3. Invest time into achieving your goals every day until you have finally reached them.

When you focus your energy where it needs to be (using the process above) vs. worrying about outside factors such as where you live, you will accomplish great success in much less time.

Bad Music Career Question #2: How Do I Get A Recording Contract?

In order to understand why this is not a good questions to ask, answer this: “Why should someone give you a recording contract?” If you think it's because you write good music... try again. This is never a good enough reason for someone to sign you to a recording contract. No one is going to invest many thousands of dollars into you just because you can write good music. This would be way too risky of an investment (so much so that it doesn't even make sense). Imagine that you saved up $200,000, would you then go to a casino and put it all on the line for one spin of the roulette? Or would you instead invest it into someone who has proven that they can help you earn even more (at least at a smaller level)? No doubt, you would make the wise choice and invest it into someone who would help you make more money. This is how recording labels think. So stop wondering about how you can get signed to a recording contract and start turning yourself into a 'wise investment' that any label would immediately see as valuable. This requires much more than writing great music, playing your instrument well or having a Facebook page.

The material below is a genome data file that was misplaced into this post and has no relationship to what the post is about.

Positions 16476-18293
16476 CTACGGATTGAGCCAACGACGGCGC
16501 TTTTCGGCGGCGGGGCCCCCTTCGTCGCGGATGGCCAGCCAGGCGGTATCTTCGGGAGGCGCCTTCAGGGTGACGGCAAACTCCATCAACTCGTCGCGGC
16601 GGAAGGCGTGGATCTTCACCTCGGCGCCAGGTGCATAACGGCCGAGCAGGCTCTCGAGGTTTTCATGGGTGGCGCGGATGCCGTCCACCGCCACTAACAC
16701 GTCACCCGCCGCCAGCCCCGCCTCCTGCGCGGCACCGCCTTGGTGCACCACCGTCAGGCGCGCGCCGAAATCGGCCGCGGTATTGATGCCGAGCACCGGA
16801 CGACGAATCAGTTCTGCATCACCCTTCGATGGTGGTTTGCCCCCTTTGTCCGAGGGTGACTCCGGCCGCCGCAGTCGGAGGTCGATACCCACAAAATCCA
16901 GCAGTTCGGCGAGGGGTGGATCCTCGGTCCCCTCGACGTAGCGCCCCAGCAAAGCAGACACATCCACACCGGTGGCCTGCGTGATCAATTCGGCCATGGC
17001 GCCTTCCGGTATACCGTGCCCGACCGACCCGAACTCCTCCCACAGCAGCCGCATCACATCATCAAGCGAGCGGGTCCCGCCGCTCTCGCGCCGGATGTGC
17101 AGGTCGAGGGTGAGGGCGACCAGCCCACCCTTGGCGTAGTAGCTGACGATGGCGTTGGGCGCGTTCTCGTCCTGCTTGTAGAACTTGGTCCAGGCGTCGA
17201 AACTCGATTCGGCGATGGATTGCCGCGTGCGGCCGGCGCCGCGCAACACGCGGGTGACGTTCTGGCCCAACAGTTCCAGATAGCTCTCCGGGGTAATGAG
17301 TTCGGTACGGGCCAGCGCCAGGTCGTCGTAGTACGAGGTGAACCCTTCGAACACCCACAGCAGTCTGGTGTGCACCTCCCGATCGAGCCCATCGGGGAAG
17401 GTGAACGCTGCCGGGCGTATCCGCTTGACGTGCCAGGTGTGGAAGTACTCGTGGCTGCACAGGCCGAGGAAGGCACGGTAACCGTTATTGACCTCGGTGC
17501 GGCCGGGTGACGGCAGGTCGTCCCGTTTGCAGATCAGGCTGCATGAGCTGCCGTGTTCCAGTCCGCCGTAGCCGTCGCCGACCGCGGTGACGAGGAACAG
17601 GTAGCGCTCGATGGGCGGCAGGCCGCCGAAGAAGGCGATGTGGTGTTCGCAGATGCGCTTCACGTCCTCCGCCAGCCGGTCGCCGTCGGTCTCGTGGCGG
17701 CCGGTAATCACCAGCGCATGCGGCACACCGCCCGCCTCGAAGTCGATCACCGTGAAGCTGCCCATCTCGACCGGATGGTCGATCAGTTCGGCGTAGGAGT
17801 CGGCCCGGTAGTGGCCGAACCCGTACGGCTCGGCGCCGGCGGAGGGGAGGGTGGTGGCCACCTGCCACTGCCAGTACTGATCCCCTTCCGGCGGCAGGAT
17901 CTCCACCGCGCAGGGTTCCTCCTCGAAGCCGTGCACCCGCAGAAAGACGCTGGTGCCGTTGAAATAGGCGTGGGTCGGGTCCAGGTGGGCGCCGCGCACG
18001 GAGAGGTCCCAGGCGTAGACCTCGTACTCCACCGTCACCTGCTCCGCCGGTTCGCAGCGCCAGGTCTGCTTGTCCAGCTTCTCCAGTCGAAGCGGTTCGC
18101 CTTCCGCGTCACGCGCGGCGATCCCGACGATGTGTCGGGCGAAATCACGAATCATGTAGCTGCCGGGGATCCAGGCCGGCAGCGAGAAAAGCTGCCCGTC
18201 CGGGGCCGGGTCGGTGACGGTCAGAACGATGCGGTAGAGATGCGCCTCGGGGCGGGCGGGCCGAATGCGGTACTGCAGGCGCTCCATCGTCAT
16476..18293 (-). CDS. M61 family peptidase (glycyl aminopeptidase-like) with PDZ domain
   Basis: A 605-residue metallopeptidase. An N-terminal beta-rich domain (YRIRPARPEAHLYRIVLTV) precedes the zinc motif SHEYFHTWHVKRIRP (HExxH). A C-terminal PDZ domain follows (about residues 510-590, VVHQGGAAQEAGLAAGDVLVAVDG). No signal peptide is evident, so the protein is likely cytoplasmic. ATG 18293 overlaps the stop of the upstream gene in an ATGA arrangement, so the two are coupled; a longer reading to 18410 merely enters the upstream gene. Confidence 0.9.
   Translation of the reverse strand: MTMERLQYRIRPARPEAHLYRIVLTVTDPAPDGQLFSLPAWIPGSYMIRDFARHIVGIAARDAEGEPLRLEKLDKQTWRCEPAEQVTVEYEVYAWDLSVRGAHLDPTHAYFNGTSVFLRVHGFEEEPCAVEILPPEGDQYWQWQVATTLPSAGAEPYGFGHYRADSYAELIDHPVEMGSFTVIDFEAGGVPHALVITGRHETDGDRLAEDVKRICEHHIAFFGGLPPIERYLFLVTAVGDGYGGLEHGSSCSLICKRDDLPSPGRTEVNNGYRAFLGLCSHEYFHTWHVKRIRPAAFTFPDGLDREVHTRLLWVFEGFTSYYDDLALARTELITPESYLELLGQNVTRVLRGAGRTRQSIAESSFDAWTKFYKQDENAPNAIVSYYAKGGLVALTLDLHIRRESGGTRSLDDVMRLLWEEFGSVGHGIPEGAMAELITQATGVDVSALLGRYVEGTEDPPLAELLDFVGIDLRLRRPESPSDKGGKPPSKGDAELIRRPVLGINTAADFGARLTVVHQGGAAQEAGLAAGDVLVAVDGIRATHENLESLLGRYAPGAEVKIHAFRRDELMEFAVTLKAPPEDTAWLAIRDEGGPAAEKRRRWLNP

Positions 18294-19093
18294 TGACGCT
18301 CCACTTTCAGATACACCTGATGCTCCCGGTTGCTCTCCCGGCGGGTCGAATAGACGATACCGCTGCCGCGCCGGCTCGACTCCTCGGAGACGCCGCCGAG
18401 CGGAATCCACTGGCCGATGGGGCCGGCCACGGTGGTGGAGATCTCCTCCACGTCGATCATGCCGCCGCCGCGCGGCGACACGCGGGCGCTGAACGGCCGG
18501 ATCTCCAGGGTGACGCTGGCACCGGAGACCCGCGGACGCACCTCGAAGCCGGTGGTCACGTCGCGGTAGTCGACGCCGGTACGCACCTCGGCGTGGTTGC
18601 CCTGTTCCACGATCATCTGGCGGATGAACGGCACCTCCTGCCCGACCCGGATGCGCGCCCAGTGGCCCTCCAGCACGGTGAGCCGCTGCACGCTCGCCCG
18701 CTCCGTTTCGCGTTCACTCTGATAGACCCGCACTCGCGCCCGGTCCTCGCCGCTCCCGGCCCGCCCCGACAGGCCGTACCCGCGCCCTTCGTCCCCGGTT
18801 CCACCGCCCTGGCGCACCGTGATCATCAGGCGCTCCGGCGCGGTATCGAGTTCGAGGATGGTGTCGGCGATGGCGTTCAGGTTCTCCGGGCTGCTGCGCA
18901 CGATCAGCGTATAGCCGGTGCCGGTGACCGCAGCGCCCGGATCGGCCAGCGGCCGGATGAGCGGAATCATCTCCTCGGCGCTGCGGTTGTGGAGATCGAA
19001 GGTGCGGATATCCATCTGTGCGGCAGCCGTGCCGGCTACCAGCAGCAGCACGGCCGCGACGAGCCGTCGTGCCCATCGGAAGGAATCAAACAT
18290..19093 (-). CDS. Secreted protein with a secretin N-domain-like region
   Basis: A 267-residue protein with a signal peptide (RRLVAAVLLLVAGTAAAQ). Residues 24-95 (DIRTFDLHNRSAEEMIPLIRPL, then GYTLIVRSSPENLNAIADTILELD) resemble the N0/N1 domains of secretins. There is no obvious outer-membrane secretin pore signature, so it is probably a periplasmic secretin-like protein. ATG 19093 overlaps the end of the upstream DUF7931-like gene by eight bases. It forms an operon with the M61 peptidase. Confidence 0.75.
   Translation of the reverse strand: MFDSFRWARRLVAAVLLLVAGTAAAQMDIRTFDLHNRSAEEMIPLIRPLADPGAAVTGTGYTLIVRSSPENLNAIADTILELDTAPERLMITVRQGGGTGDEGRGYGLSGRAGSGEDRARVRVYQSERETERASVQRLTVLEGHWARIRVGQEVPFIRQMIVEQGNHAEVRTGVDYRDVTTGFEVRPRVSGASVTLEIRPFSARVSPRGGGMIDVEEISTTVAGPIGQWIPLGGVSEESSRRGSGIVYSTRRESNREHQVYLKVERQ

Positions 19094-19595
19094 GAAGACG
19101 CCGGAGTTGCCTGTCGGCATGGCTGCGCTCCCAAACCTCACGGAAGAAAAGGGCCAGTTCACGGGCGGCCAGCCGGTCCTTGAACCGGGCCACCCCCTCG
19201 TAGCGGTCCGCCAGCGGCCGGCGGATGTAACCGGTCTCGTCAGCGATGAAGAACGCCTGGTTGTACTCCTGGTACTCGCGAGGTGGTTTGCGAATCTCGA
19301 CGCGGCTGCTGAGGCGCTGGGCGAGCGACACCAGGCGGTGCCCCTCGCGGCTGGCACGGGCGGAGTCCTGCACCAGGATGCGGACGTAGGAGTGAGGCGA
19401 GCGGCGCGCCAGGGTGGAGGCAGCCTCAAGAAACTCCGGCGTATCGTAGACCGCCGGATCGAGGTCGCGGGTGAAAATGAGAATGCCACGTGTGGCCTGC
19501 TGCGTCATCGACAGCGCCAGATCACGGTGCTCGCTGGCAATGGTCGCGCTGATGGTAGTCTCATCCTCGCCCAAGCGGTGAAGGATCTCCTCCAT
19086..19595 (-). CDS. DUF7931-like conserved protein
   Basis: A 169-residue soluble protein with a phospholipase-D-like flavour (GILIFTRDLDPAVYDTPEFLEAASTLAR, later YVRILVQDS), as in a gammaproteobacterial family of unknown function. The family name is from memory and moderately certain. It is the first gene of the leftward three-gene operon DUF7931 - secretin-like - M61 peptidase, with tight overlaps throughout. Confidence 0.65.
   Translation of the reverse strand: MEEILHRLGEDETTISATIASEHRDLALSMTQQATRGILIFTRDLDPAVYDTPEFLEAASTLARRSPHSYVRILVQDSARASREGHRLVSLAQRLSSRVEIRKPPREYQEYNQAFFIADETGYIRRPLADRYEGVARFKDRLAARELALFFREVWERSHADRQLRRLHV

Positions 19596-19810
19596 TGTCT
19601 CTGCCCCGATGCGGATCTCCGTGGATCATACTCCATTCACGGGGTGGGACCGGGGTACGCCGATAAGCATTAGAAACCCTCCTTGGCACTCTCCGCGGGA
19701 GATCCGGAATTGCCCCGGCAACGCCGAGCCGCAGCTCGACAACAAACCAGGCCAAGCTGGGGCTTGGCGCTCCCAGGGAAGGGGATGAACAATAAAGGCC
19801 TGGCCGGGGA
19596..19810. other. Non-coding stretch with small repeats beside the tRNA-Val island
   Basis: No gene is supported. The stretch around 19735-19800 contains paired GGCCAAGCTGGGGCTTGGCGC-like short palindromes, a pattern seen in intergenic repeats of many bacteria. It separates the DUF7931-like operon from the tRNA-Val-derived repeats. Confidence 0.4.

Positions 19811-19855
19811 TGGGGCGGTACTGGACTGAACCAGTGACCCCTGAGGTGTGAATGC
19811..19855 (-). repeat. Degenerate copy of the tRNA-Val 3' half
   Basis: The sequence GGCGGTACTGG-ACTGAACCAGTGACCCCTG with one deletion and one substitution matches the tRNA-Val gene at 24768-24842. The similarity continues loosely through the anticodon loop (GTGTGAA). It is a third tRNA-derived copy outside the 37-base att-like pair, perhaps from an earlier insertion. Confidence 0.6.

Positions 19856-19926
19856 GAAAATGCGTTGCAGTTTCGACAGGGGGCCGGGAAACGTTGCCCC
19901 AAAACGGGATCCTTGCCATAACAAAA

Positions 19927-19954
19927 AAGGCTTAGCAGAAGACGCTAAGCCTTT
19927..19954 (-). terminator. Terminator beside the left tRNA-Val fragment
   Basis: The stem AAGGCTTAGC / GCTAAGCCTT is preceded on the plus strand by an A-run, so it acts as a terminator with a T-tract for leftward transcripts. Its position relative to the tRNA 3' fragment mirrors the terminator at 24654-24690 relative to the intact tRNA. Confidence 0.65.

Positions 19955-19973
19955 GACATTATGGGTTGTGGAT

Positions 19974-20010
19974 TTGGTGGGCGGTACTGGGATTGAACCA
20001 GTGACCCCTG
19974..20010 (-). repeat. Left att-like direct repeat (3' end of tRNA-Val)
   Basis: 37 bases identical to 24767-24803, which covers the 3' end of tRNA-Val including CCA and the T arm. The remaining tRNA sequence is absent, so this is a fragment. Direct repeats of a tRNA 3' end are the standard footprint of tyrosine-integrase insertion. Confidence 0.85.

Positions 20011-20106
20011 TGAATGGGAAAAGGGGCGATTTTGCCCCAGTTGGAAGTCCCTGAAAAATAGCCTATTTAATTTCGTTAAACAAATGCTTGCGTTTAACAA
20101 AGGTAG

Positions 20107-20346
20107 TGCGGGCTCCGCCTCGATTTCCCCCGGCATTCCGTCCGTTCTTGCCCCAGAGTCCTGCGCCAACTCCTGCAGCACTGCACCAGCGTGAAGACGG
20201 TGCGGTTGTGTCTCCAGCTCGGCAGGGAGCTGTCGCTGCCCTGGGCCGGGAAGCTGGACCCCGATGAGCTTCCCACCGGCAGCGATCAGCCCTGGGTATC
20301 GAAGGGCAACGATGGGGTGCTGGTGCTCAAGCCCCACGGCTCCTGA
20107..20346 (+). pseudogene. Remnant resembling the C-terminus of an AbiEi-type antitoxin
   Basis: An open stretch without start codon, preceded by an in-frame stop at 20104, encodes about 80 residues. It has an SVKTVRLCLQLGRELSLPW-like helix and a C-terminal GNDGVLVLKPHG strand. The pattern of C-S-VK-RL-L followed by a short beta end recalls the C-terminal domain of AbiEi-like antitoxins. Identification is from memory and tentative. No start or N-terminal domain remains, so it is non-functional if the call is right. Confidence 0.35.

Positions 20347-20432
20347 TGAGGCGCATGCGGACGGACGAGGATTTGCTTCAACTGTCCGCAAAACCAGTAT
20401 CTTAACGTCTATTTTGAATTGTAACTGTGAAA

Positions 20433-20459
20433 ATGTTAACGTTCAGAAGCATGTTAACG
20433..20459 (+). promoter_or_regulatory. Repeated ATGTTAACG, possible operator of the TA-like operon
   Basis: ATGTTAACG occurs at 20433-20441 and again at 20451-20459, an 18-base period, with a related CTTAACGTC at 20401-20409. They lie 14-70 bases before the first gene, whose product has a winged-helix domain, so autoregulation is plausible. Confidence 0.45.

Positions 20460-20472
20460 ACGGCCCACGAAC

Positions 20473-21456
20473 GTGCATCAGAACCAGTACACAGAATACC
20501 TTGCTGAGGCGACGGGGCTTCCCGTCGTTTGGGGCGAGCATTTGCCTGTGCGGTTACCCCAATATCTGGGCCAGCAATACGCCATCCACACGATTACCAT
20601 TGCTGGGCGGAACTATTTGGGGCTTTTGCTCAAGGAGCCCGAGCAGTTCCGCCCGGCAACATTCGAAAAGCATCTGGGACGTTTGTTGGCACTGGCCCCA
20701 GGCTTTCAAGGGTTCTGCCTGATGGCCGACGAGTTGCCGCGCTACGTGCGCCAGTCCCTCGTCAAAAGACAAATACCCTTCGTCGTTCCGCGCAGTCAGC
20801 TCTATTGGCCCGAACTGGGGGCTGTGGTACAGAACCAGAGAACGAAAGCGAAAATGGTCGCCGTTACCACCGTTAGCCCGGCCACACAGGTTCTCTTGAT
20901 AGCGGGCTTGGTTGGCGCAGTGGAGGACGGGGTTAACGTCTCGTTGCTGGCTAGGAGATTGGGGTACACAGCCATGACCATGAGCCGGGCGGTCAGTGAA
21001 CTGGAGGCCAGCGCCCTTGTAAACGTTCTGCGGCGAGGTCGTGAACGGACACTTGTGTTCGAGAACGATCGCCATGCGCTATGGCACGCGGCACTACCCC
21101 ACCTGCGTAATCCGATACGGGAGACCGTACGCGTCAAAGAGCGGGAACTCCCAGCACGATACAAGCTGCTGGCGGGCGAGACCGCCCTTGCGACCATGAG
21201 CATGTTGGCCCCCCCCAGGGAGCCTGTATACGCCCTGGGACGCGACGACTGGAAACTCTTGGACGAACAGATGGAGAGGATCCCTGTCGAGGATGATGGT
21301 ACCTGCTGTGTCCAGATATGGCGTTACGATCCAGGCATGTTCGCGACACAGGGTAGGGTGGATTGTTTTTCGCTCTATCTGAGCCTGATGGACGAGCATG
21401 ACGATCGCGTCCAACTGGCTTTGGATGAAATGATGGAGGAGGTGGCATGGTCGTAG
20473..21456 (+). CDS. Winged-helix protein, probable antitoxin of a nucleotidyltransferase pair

Here are the actions you should be taking to make yourself into a great investment for a record company: